If you look at my educational background before returning to school as an adult, I wasn't exactly the most likely person one would project to enter into a doctoral program -- especially this one that is extremely difficult to get into. I didn't have an ideal academic background, by far, and perhaps it was the lengthy amount of time I quit high school that gave way to this assumption. That that, along with my 'incapable' Black self, if the university needed to do some charity work, then hey, pick me, right?! And maybe what she said may hold some weight. But this all happened before I took myself back to school and showed up to class, and sat on the front seat so I wouldn't be distracted. That statement may also have been valid before I took time to get extra assistance if I needed it, and even took classes in areas I made sure I was completely unfamiliar with, to expand my horizons, and challenge myself. This was before I stayed in my professor's office, asking questions about things I was unsure of and before I made the local Dean's List, the international Dean's List, and then the International Honor Society. This was before graduating with honors, and speaking at conferences, blogging, getting some of my work published, receiving glowing recommendations from my professors who know my work first-hand, leading discussion groups -- and before the zillion of other things universities look for when reviewing applications, including my desire to expand my knowledge as a scholar, have already constructed my own hypothesis around my research focus, want to contribute more information to the field, and have been working with communities for positive social change, before going through this program to continue my work, and becoming a university educator myself, then maybe she may have a point.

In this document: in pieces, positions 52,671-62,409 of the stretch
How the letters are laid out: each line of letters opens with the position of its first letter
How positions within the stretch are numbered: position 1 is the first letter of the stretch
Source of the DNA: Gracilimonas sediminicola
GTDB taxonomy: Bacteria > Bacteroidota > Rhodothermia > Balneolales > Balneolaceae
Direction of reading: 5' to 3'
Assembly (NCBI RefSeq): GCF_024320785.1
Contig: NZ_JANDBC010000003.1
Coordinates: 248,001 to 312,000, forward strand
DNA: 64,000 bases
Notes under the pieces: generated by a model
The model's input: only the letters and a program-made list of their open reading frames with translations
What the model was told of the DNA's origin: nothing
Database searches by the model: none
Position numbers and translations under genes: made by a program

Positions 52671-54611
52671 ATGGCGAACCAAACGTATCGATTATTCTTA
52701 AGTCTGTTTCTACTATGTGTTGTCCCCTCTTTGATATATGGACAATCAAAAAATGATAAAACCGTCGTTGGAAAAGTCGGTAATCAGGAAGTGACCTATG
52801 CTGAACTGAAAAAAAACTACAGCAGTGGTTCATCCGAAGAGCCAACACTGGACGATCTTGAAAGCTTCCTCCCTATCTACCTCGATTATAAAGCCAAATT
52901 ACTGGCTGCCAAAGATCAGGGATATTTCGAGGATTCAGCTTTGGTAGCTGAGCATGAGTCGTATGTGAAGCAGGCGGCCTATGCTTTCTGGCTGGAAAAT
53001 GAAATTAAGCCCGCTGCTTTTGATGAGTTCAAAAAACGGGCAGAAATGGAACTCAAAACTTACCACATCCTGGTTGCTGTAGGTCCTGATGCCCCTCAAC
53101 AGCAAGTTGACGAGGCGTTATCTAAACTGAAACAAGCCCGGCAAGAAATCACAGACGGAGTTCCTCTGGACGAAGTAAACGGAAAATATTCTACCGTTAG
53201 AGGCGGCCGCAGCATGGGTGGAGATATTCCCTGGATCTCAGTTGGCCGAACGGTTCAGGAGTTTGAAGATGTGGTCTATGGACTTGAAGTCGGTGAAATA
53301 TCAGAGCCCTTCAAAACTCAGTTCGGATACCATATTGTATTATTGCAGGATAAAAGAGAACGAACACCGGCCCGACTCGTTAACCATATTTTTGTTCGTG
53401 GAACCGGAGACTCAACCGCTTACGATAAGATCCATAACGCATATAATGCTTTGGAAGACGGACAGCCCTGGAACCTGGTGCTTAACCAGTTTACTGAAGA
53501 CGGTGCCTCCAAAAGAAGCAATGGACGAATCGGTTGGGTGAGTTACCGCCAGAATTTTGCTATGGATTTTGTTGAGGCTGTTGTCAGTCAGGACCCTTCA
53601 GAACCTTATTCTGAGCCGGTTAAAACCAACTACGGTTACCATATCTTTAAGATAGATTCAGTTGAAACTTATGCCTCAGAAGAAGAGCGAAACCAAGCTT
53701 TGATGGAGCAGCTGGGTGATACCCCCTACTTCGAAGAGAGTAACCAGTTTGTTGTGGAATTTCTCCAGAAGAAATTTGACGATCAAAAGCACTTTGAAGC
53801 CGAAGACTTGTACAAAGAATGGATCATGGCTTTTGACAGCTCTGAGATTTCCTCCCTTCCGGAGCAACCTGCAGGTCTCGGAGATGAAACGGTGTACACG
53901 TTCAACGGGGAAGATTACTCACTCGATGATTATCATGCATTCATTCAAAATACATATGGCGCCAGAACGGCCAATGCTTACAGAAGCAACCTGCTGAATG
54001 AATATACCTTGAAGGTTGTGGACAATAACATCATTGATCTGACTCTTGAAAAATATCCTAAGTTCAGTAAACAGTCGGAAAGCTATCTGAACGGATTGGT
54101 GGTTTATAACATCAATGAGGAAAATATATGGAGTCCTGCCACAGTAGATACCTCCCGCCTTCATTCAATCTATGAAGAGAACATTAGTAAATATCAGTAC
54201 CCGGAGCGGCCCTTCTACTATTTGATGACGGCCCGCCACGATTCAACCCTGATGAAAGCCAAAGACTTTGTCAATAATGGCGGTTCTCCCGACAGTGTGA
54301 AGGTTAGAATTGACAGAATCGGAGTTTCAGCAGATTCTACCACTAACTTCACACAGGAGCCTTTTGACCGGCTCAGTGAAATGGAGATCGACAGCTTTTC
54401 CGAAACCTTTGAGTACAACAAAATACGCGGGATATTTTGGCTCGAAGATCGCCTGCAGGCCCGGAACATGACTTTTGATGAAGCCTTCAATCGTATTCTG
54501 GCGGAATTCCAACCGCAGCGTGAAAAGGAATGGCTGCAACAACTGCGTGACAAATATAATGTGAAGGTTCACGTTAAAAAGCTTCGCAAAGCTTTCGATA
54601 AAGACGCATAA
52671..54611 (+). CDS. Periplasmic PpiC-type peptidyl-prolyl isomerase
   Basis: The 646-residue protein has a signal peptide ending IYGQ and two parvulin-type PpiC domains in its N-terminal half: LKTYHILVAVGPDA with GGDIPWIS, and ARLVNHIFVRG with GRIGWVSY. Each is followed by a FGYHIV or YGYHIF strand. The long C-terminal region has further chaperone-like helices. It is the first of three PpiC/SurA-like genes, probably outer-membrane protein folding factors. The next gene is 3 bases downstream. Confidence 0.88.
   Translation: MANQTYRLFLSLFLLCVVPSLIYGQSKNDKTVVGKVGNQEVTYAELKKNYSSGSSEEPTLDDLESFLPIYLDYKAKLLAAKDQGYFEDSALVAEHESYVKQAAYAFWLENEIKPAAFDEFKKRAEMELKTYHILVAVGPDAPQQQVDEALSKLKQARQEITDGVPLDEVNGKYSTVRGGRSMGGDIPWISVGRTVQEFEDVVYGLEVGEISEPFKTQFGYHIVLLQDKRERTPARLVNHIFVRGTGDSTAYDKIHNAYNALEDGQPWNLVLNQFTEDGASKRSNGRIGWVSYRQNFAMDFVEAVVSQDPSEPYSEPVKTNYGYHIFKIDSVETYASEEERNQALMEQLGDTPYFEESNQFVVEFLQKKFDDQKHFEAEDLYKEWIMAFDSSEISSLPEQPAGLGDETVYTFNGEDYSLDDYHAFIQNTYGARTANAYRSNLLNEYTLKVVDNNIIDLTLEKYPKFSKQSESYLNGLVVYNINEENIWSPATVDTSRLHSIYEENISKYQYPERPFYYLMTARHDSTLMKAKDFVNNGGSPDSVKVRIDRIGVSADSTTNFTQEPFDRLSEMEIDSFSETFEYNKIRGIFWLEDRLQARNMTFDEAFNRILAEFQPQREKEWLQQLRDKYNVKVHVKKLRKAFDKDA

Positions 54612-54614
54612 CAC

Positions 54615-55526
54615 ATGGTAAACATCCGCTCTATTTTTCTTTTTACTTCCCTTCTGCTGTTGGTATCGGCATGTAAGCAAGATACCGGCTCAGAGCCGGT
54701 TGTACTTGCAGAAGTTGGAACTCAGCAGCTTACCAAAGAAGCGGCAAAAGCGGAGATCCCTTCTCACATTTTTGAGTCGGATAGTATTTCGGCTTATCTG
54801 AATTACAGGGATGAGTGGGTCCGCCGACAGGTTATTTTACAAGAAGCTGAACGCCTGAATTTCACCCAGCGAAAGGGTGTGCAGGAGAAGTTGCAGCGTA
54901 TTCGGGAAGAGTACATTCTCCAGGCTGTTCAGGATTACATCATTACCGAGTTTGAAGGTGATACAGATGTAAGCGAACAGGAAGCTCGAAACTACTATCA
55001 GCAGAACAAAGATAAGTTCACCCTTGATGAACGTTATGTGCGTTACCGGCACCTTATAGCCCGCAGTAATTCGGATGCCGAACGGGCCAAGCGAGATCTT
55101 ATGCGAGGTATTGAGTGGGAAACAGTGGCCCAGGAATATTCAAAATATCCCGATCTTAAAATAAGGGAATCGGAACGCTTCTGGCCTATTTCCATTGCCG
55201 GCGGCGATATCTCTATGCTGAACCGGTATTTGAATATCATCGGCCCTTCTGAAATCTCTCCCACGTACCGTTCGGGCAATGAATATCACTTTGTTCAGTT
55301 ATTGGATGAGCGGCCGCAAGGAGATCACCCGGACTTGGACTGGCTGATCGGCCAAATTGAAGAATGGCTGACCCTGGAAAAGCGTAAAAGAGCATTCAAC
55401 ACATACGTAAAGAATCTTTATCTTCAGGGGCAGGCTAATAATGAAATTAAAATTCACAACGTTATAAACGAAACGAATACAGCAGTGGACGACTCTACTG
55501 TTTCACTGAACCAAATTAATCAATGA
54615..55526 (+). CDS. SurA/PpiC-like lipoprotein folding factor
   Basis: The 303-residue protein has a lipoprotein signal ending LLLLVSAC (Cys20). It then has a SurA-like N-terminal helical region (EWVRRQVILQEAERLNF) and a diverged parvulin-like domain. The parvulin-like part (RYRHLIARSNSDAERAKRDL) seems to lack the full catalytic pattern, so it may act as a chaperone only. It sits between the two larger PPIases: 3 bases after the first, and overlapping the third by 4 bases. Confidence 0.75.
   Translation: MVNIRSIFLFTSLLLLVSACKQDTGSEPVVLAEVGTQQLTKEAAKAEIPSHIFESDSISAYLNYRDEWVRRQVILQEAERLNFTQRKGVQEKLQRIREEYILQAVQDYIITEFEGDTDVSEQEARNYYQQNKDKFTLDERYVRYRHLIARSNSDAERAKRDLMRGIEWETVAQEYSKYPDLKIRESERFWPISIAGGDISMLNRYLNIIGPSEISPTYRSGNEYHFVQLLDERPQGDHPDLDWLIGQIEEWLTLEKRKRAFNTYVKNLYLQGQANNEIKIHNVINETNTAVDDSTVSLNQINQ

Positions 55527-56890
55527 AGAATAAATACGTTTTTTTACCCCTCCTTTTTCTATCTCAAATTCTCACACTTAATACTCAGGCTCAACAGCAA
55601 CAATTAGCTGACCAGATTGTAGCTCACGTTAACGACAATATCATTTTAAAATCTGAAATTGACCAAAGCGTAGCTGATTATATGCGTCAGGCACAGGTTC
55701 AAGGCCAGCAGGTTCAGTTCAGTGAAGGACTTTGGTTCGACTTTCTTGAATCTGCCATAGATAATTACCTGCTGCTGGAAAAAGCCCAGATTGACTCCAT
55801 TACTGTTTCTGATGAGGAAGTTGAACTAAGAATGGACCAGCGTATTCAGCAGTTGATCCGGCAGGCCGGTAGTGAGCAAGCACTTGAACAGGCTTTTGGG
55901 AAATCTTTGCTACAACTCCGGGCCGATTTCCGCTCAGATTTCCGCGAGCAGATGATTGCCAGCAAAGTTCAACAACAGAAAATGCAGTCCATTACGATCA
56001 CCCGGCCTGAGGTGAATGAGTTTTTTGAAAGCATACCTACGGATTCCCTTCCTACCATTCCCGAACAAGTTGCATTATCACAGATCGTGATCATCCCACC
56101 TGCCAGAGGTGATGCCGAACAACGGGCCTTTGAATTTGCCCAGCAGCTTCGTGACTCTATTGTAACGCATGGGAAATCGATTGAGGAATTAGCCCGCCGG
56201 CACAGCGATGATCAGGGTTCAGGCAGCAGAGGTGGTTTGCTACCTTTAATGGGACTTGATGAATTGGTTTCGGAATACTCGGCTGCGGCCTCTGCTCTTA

Look, I know I didn't get anywhere by myself. I don't have a steadfast belief in meritocracy -- that I (or anyone else) accomplished everything alone. There have been plenty of folks in my corner, cheering me on and extending their hand when I need it, because they believed in me and my endeavor. But this is not about that. And I feel a bit selfish and maybe self-centered focusing on my personal incident with this white woman, as something that was directed at me alone. The issue is by far larger than someone believing the school is dishing out charity work. This is the attitude that remains pervasive in this society, where whites continue to believe they are far superior, and are entitled to the 'cream of the crop,' and part of their white privilege means 'helping' us out a little.